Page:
Reactive programming is a way of coding with asynchronous data streams that makes a lot of problems easier to solve. RxJS is a popular library for reactive programming that makes it easy to respond to UI events, asynchronous HTTP requests, timeouts, and other data streams in a uniform way. Give it a try and you might find that reactive programming makes a lot of tough coding situations much easier.
In this course, instructor Andrew Burgess will teach you how to use RxJS. You'll see how the simple tools it provides can be applied to a wide range of coding problems—follow along as Andrew shows you how to handle a number of common challenges with RxJS. After that, you'll get a chance to build a complete, if simple, game using reactive principles.
1.Introduction2 lessons, 07:35
2.First Steps in RxJS3 lessons, 31:12
3.Practical Examples6 lessons, 1:14:49
4.Code a Game with RxJS6 lessons, 46:49
5.Conclusion2 lessons, 09:35
1.2 What Is Reactive Programming?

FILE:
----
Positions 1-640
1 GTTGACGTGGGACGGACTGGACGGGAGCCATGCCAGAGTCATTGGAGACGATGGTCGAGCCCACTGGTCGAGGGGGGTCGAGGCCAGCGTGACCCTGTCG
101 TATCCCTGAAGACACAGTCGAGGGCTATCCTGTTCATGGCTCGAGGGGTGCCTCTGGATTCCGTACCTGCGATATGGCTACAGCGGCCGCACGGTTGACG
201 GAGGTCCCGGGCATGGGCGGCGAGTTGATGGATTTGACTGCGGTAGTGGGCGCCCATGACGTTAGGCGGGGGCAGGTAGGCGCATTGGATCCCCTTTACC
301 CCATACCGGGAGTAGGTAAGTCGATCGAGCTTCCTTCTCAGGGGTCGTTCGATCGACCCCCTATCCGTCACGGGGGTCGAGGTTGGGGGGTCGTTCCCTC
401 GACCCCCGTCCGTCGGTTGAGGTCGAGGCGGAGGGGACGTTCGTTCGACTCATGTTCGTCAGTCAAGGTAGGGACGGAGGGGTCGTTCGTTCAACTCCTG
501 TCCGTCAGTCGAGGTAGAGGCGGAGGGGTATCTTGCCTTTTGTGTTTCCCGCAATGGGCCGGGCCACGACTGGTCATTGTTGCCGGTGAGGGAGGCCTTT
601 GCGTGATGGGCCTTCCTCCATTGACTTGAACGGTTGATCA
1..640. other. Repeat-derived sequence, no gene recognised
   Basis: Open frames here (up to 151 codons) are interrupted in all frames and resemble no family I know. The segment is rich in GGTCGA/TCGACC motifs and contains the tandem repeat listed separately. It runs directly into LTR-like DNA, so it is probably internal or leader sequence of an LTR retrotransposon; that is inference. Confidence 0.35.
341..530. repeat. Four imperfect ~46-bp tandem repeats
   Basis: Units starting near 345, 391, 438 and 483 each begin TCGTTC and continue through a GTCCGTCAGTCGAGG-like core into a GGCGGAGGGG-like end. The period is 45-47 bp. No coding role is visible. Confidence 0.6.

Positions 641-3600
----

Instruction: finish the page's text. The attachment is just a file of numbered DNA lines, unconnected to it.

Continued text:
If you're watching this course, you probably have some idea of what Reactive Programming is. But just in case you don't, I wanna start by getting us all on the same page. So in this lesson, let's answer the question, what is Reactive Programming? No introduction that I could give to Reactive Programming would be as thorough as the one written here by Andre Staltz. You've probably seen this article before, it's entitled The introduction to Reactive Programming you've been missing. This article is pretty much required reading for this course. So if you haven't read it, go ahead and check out the link beneath this video. As you can see, right down here, Andre says that reactive programming is programming with asynchronous data streams. And I think that is a very apt description, but, of course, this begs the question what is an asynchronous data stream? Well here's the way I like to think about it. I like to think about it as a cross between an array and a promise. All of us are familiar with arrays. An array is really just a wrapper around a set of zero or more values right. You can have array of nothing or you can have array of as many items as you'd like. And that wrapper around those objects or values just keeps it manageable. So we don't actually have to have potentially dozens of variables for each one of those values. We could have one object, the array, which encapsulates everything and makes it easy to manage. And most of us are probably also familiar with promises and promises are also a wrapper. But a promise is a wrapper around a value that we don't have yet or maybe we do have it but we don't really know. The nice thing about a promise is that it, again, is a wrapper that keeps values manageable. We don't have to worry about whether we have the value or not or when it appears. We just tell the promise once you have this value, then do something and it will do it when that value appears. So an asynchronous data stream is a combination. It's a wrapper around zero or more values but it's a wrapper around values that we may or may not have yet, values that we will collect over time perhaps, or maybe receive all at the same time. It doesn't really matter, but the point is our asynchronous data stream manages all those details for us. You can see a simple example of this right here in the article if you look at this marble diagram. Marble diagrams are actually quite common in reactor programming because everything really can be thought of as values over time. This is a asynchronous data stream. And those data elements in this stream are click events. So you can see right here we have clicks on a button. The black line here represents the stream itself, you could say. And each one of these circles represents some event that occurs. And of course this line as it goes along time continues. And as you can see over time the button is clicked. And so each time that button is clicked, we get some data and of course in the case of a button click that data is an event object. Now streams also have two other types of things. We can have an error on a stream which is represented usually by a red x, and we can also have the completion of a stream. So a stream can end. A stream doesn't have to end, but many streams do end. And so, as you can see down here, it's written, a stream is a sequence of ongoing events ordered in time. And so, user clicks on a button are a basic example of an asynchronous data stream. Now, initially, the idea of data streams may seem a little bit foreign and it does involve a little bit of a paradigm shift in your programming. What I hope you'll find as we go through at this course, is that almost any data in your applications can be represented as a stream. Now you've done fine without using streams up until now, so the question is, why should you try reactive programming? Well, one reason might be the organizational structure that it enforces on your code, and there are other reasons, as well. But for me, one of the most important reasons is because you can use functional programming methods and techniques. Now there is such a thing as functional reactive programming and that is a little bit different from reactive programming. We're not really going to discuss the difference between those things in this course. But a lot of what we're doing, in some ways will be functional reactive programming. And this is actually what ReactiveX or RxJS for us is. It's a set of methods for functional programming in the context of asynchronous data streams or what RxJS calls observables. And in fact, you will find that there are a lot of methods and things that are very similar to functional programming methods that you might use with arrays. Another resource you might want to check out is the RxJS book and I will have a link to this below. This is written for RxJS version four and we're going to be using the version five beta because RxJS version five is pretty much I believe a complete rewrite and there are a few breaking changes. But as you can see the example they have right here at the bottom of this first page shows how similar functional programming can be in a reactive context to just using a regular array. So on the left here you can see we have an iterable example which just means using a regular array. Over on the right here we have an observable example which is using reactive programming. In an iterable example or when you use an array, you might get an array from a function called getDataFromLocalMemory(). Then you could go ahead and filter that array, you can map over that array and then you can do something for each element in the array. In the observable context, you can get data from a network and of course that is an asynchronous operation. And so instead of turning just an array of data, this actually returns an observable. Now that observable may just return a bunch of data all at once, or it may return a bunch of individual pieces of data over time. It really depends on the type of network you're connecting to. But the point is it doesn't matter because, since this returns an observable object, we have a uniform API we can use for all those different network scenarios. We could go ahead and filter over the data elements that are returned, we can map, and we can subscribe to the result. And subscribe is pretty much the observable Version of .forEach. So I like this example because, using an observable and reactive programming can seem a little daunting at first. But once you realize that if things get confusing, you can just kind of think about it as arrays or asynchronous arrays, then things become a little bit simpler. So I'm sure you are still a little bit confused with everything I've just thrown at you and really that's okay. The only way to clarify things I think is by digging into some code and so that's what we're going to do for the rest of this course. I hope we can look at some examples of reactive programming with RxJS and make reactive programming both understandable and fun.